2. Synching to all devices Evernote syncs on all your devices so you can access everything you’ve stored in it wherever you are, allowing you to read, write, take notes, look at images, listen to sound files and so on. I downloaded Evernote on to my Mac and on to my ‘phone and have already made good use of the synching facility. It’s a free application too which is even better for the impoverished author 😉

3. Capturing Images and storing them for research When you’re out and about, you can use Evernote to snap photos of anything you see that inspires you for your writing project. When you get home, you can then sync your devices and these images will be on your computer for you to use as you will. I will then copy images into Scrivener which is where I do my writing and may use these for characters or setting to give me ideas.

There are other ways of doing these things of course but what I like about Evernote is that it allows you to keep related things in one place and from an organisational point of view, I think that is very helpful indeed.

Do you use Evernote already? If so, what’s your favourite aspect? I’m looking to pick up tips! Or maybe you use another app which you think is just as good. Please share your thoughts in the comments below. Thanks for reading 🙂

 

 

 

 

 

 

 

 

 

© Julie Stock and My Writing Life, 2013 – 2015. Unauthorized use and/or duplication of this material without express and written permission from this blog’s author and/or owner is strictly prohibited. Excerpts and links may be used, provided that full and clear credit is given to Julie Stock and My Writing Life with appropriate and specific direction to the original content.

Why I Write

DSC_0176I have two children and I was very lucky not to have to work when they were small. Of course, there were days when I thought I might go mad with only two young children for company but mostly, I just enjoyed that time whilst I could. Once my youngest was at school though, I started thinking about what I wanted to do with the rest of my life, finally deciding that I should retrain as a teacher. I had thought about it many times in the past but it was only through volunteering in my children’s school that I came to realise that this was a job I could do and perhaps enjoy.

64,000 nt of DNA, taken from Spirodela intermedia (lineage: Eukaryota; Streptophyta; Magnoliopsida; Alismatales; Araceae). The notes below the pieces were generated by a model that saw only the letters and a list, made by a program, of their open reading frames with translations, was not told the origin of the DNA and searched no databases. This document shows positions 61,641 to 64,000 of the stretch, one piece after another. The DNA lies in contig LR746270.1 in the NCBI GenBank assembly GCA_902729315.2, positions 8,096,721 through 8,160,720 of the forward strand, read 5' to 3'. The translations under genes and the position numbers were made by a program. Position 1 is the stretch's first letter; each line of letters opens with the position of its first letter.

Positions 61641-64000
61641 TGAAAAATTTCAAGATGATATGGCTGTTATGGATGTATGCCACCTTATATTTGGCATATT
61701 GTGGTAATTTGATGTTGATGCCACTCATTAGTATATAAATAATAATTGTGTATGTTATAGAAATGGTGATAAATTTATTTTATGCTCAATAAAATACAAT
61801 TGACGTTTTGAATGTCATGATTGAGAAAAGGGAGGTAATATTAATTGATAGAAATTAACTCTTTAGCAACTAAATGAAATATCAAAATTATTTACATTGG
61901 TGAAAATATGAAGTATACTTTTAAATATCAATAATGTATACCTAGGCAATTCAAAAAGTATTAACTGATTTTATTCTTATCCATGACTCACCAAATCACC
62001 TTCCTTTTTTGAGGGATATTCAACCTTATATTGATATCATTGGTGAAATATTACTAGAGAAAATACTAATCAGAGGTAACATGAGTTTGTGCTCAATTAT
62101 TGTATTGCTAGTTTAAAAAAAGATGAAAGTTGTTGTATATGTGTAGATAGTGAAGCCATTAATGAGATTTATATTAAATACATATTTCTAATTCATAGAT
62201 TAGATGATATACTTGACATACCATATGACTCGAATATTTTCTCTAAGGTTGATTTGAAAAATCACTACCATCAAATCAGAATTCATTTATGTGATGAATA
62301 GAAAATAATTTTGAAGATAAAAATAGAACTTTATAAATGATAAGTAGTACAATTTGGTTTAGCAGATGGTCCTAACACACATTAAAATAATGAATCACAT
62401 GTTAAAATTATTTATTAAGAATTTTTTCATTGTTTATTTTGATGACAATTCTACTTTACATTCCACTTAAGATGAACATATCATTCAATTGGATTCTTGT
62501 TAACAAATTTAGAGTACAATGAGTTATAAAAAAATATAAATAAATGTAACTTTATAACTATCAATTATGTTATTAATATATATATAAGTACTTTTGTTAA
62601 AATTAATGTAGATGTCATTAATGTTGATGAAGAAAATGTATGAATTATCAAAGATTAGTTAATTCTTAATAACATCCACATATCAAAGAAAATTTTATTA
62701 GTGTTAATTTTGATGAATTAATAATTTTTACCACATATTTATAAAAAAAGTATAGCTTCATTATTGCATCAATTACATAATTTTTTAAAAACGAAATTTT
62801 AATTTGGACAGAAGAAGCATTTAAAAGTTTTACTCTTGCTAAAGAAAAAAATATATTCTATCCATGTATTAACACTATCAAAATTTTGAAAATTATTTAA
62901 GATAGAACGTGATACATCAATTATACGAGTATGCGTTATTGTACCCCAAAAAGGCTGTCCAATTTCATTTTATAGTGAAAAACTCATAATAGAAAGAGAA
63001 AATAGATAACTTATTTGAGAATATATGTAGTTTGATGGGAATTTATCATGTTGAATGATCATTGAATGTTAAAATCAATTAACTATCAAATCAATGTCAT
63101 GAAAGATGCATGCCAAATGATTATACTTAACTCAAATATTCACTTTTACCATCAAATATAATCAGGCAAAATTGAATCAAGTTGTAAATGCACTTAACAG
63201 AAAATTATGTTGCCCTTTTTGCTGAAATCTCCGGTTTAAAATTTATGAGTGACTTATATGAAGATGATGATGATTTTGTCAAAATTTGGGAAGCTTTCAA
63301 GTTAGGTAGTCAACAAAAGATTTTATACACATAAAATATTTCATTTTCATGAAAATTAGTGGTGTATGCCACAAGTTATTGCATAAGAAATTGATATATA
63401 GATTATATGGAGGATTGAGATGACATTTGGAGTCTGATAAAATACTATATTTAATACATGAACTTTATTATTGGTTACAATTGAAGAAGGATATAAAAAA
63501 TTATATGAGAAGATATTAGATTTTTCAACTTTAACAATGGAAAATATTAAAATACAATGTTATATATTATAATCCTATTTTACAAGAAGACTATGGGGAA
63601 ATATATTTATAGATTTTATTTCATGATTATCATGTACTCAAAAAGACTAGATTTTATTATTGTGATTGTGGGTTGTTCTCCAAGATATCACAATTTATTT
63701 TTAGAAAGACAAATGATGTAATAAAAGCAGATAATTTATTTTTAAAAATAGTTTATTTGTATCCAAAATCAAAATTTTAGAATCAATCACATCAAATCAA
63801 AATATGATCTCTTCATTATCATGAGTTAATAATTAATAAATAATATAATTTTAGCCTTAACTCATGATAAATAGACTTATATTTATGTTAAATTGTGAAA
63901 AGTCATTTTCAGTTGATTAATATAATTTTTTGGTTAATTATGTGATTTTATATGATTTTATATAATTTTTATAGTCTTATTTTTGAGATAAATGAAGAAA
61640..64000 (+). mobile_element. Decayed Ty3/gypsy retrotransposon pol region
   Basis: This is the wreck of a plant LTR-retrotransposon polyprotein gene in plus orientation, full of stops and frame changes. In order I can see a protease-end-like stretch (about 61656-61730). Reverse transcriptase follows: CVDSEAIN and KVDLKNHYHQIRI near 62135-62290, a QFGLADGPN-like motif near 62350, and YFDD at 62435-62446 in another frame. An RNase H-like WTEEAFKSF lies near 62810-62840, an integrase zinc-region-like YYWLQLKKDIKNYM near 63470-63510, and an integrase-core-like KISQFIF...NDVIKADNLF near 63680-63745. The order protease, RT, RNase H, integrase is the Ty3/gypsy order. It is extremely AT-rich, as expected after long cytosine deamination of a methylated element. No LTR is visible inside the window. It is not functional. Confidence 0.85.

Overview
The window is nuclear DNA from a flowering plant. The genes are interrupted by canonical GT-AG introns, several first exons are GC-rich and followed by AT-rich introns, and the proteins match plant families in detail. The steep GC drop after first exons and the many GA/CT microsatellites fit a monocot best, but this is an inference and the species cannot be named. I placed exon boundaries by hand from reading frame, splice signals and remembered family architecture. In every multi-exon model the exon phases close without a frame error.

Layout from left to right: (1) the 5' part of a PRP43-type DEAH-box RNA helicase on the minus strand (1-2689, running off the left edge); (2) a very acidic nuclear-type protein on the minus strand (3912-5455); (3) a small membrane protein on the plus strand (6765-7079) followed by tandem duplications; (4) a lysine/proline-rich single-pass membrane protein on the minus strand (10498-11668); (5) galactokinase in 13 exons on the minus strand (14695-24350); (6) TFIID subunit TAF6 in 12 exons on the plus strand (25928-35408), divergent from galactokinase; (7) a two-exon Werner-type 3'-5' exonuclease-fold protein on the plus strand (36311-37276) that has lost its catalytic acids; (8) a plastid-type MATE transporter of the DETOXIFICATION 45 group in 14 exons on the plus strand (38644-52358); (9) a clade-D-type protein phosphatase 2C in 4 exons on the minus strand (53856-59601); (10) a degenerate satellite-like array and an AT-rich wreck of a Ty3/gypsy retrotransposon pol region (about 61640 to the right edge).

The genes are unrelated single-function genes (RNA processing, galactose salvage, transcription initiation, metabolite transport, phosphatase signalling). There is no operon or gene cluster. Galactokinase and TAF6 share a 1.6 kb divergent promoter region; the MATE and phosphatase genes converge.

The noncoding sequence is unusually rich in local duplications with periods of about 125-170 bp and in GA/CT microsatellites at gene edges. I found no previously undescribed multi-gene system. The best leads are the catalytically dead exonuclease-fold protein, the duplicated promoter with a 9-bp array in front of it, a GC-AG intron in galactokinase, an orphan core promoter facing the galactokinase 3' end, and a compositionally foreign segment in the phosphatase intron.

A year ago, I had been teaching for about four years when a personal crisis came in the family. This only confirmed for me what I had been thinking for some time, which was that my own family and my own life, were coming second to my job. As anyone who is a teacher knows, it can be all-consuming. You never get to the end of your to-do list and the paperwork is overwhelming at the best of times. Add to this the constant scrutiny and it can feel like a very miserable job indeed. I made a decision then that I would ask to go part-time. Whilst I waited to hear the school’s decision and I struggled to deal with the personal crisis, I started to write my novel.

Writing became an escape for me. I found it calming and therapeutic to write and in no time at all, I had a complete first draft on my hands. Suddenly, a new world had opened up before me and I wanted to know more about it. In September last year, I switched to part-time working and now, on my two days off from work, I try and write as much as possible and I try to write/edit on every other day as well. My life feels more balanced and I have more time and energy for my own family.

My ultimate goal is to publish my novel now and to finish the other one I’m in the middle of writing. A lot of hard work lies between now and then but whilst writing continues to help me make sense of my life and what I want from it, I will keep on doing it. I’m not afraid of the hard work at all, although it is daunting to be learning something new (as I’ve documented on my blog here 😉 ) but with each achievement comes satisfaction and that makes it all worth it. This week, I finished my one page synopsis for example and sent it with the first two chapters of my novel to the Bath Novel Award competition. It was a long hard slog writing that synopsis but now I’ve done it, it feels great and I feel ready to go back to my rewriting.

So, in summary, I started writing to help me through a difficult time in my life and now that I have passed through that crisis and come out the other side, I am glad to say, I find myself doing something so enjoyable that my only question is why didn’t I do it earlier? Who knows? But I truly believe that now is my time to spread my wings through writing and I plan to make the most of it.